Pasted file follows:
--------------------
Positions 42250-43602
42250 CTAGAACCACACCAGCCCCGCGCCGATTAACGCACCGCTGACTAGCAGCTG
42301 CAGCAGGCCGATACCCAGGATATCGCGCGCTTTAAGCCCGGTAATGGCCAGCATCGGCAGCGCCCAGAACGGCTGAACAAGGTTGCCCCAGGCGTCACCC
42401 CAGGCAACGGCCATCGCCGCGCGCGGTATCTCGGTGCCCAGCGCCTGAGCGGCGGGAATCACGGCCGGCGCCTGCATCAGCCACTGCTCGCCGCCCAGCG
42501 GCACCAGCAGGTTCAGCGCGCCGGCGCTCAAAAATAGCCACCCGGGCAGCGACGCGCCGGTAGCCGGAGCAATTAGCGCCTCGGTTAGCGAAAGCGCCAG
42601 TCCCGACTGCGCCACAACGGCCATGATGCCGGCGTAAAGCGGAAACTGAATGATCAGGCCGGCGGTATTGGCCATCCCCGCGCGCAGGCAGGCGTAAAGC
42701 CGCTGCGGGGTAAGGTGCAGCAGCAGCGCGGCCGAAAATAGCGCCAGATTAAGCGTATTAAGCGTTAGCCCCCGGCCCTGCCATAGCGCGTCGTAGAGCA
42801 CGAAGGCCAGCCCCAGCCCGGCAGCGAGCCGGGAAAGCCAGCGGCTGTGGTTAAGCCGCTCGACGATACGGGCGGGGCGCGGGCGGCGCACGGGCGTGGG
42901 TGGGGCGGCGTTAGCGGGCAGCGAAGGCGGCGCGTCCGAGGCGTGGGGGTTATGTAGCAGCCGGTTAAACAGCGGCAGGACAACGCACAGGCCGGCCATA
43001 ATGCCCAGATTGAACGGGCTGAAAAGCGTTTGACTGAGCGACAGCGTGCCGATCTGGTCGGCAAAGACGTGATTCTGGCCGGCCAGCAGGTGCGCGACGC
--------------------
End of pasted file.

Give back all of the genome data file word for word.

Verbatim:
Positions 42250-43602
42250 CTAGAACCACACCAGCCCCGCGCCGATTAACGCACCGCTGACTAGCAGCTG
42301 CAGCAGGCCGATACCCAGGATATCGCGCGCTTTAAGCCCGGTAATGGCCAGCATCGGCAGCGCCCAGAACGGCTGAACAAGGTTGCCCCAGGCGTCACCC
42401 CAGGCAACGGCCATCGCCGCGCGCGGTATCTCGGTGCCCAGCGCCTGAGCGGCGGGAATCACGGCCGGCGCCTGCATCAGCCACTGCTCGCCGCCCAGCG
42501 GCACCAGCAGGTTCAGCGCGCCGGCGCTCAAAAATAGCCACCCGGGCAGCGACGCGCCGGTAGCCGGAGCAATTAGCGCCTCGGTTAGCGAAAGCGCCAG
42601 TCCCGACTGCGCCACAACGGCCATGATGCCGGCGTAAAGCGGAAACTGAATGATCAGGCCGGCGGTATTGGCCATCCCCGCGCGCAGGCAGGCGTAAAGC
42701 CGCTGCGGGGTAAGGTGCAGCAGCAGCGCGGCCGAAAATAGCGCCAGATTAAGCGTATTAAGCGTTAGCCCCCGGCCCTGCCATAGCGCGTCGTAGAGCA
42801 CGAAGGCCAGCCCCAGCCCGGCAGCGAGCCGGGAAAGCCAGCGGCTGTGGTTAAGCCGCTCGACGATACGGGCGGGGCGCGGGCGGCGCACGGGCGTGGG
42901 TGGGGCGGCGTTAGCGGGCAGCGAAGGCGGCGCGTCCGAGGCGTGGGGGTTATGTAGCAGCCGGTTAAACAGCGGCAGGACAACGCACAGGCCGGCCATA
43001 ATGCCCAGATTGAACGGGCTGAAAAGCGTTTGACTGAGCGACAGCGTGCCGATCTGGTCGGCAAAGACGTGATTCTGGCCGGCCAGCAGGTGCGCGACGC